The aesthetic qualities of doom have somewhat allowed what was once solely a subgenre of heavy metal to branch out and become a key component of other styles of music thanks to its powerfully atmospheric nature and pacy rhythmic traits. It only seems natural for these musical characteristics to be applied within the realms of folk and country music, since they evidently share several musical similarities such as the transcendent feel of the guitar that adds subtlety through its emphasis on atmosphere, or the weighty percussive elements that can be employed to create a laid-back feel. It comes as no surprise that many bands are eager to experiment with these two genres, and for a perfect example of contemporary Americana-inspired doom, one should look no further than the instrumental drone/doom of Baltimore’s Lathe. Releasing a handful of amplifying drone and doom metal tracks from their 2021 EP Cavalier, their single “A Hymn for the Brood” that came out the following year, and 2019’s APT 66 Split, their most recent effort is the promisingly epic full-length album Tongue of Silver, released through Grimoire Records.
The album opens with “Vinegar”, a vague, fuzzy lap steel guitar segment that goes into a steady rhythmic doom metal session. The mounting textures set the scene of a deserted landscape filled with dirt-like overdrive and pulsating, pacy beats. The album does its best to emphasise the Spaghetti Western tropes through exaggerated guitar chords that preserve the desolate ambience, accompanied by these simple, melodic sliding guitar notes. “Drain” further collects these ambient qualities and processes them with a bit of graininess and raw ability as the heavy fuzz-oriented instrumentation begins to expand into a contained wall of convoluted sound.
“Heat Wave” resembles the blistering aftermath of its predecessor – feel the scorching guitar chords and harmonic melodies interact with each other giving the sensation of a burnt out, dying sun glimmering down onto the listener’s back. There is so much power emitted from these slow, tense build-up sections that flow naturally into brighter, sentimental climaxes. The album also contains interesting experimental use of surf rock and outlaw country tropes, as can be attained from the opening half of the fourth track, “Rodeo Fumes”.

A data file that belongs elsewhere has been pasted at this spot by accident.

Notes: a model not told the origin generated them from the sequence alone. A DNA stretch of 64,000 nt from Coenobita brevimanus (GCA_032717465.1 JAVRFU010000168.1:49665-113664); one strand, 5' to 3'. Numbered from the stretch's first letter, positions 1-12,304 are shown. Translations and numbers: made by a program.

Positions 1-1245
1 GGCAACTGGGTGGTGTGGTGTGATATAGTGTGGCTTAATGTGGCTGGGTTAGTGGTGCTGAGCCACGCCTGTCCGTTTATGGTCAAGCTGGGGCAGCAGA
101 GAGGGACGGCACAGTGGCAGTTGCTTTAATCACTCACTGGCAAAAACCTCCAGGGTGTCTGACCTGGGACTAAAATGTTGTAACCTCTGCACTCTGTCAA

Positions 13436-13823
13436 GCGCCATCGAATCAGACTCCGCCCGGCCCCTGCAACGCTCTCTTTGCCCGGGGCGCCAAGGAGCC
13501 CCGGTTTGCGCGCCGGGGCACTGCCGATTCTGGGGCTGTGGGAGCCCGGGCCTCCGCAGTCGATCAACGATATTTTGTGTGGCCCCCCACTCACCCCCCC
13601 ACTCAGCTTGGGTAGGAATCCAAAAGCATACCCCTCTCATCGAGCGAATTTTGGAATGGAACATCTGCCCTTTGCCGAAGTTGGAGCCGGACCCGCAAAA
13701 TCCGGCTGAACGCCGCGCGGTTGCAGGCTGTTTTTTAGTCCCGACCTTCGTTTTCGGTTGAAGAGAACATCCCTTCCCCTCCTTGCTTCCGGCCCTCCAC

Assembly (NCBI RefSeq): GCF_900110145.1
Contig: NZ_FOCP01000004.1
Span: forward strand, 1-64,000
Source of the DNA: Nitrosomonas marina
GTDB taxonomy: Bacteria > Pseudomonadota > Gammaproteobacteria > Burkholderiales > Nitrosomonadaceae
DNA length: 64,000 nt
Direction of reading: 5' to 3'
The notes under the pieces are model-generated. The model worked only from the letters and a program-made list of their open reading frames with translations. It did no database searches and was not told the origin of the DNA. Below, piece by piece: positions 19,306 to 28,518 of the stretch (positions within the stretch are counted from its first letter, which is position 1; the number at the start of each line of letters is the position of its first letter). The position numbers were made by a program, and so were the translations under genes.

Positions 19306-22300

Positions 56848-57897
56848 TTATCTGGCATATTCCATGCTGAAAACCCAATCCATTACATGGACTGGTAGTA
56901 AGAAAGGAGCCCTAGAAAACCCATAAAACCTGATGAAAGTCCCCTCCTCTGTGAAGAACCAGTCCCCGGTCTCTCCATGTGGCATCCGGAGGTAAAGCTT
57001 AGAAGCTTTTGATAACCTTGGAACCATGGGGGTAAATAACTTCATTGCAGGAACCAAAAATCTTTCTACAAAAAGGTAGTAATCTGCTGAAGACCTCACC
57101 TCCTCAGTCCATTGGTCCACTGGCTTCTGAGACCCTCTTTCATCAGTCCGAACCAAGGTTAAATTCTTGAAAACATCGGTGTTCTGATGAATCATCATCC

The Western-style outlaw narrative can be reassembled here, namely through the energetic tempos that feel more like a supplement to a classic Hollywood chase scene. But as the track continues, we are met with a more extreme implementation of distorted static noise that overwhelms the song’s final moments as if to completely devour the bluesy, nostalgic fever dream that dominated the first half of the song. This carries further into “351W”, a soundscape that cements the listener deep into a sonically polluted environment evoking the sounds of car engines, exhaust pipes, and an industrialised state of sound.
The album’s later tracks undertake more of a blues-oriented feel, such as on the sixth song, “Cauliflower”, which makes good use of these sweet blues licks and wah effects, providing some clarity in moments of dense, heavy stoner rock. Following on, “Journey to the East” honours more of this modern Spaghetti Western kind of atmosphere; it resonates powerfully on a mystical and adventurous level, like a retelling of the antihero’s epic expedition across a dirt-ridden Western landscape.
The final track, “Morris”, takes a somewhat more radical approach by opening with these filthy drone metal chords fuelled by distorted fury and dismal feedback. The later moments of the song can fall back into this sunken gaze of stoner doom rhythms, lucid country guitar melodies, and massive chord progressions that express majesty and grandeur.
There are generally two ways doom metal records tend to go: they can either be very straight to the point and stick to the traditional elements of slow heavy guitar riffs or epic, symphonic hooks, or they can utilise outlandish musical characteristics and merge fresh, original ideas that allow artists to expand their sound, creating something different in a more experimental capacity. For Lathe, the latter is clearly the option they have opted for, incorporating a more intensive approach to the original doom, stoner, drone, and post-rock elements that are flavoured with the unsaturated rawness of old-time Americana/country tropes and atmospheres that deliver the same magnificence and escapade of a Spaghetti Western soundtrack. There is a darkness that overshadows this record, yet it still articulates moments of clarity and authenticity proving what great hybridity can be achieved primarily from merging these unique styles of music.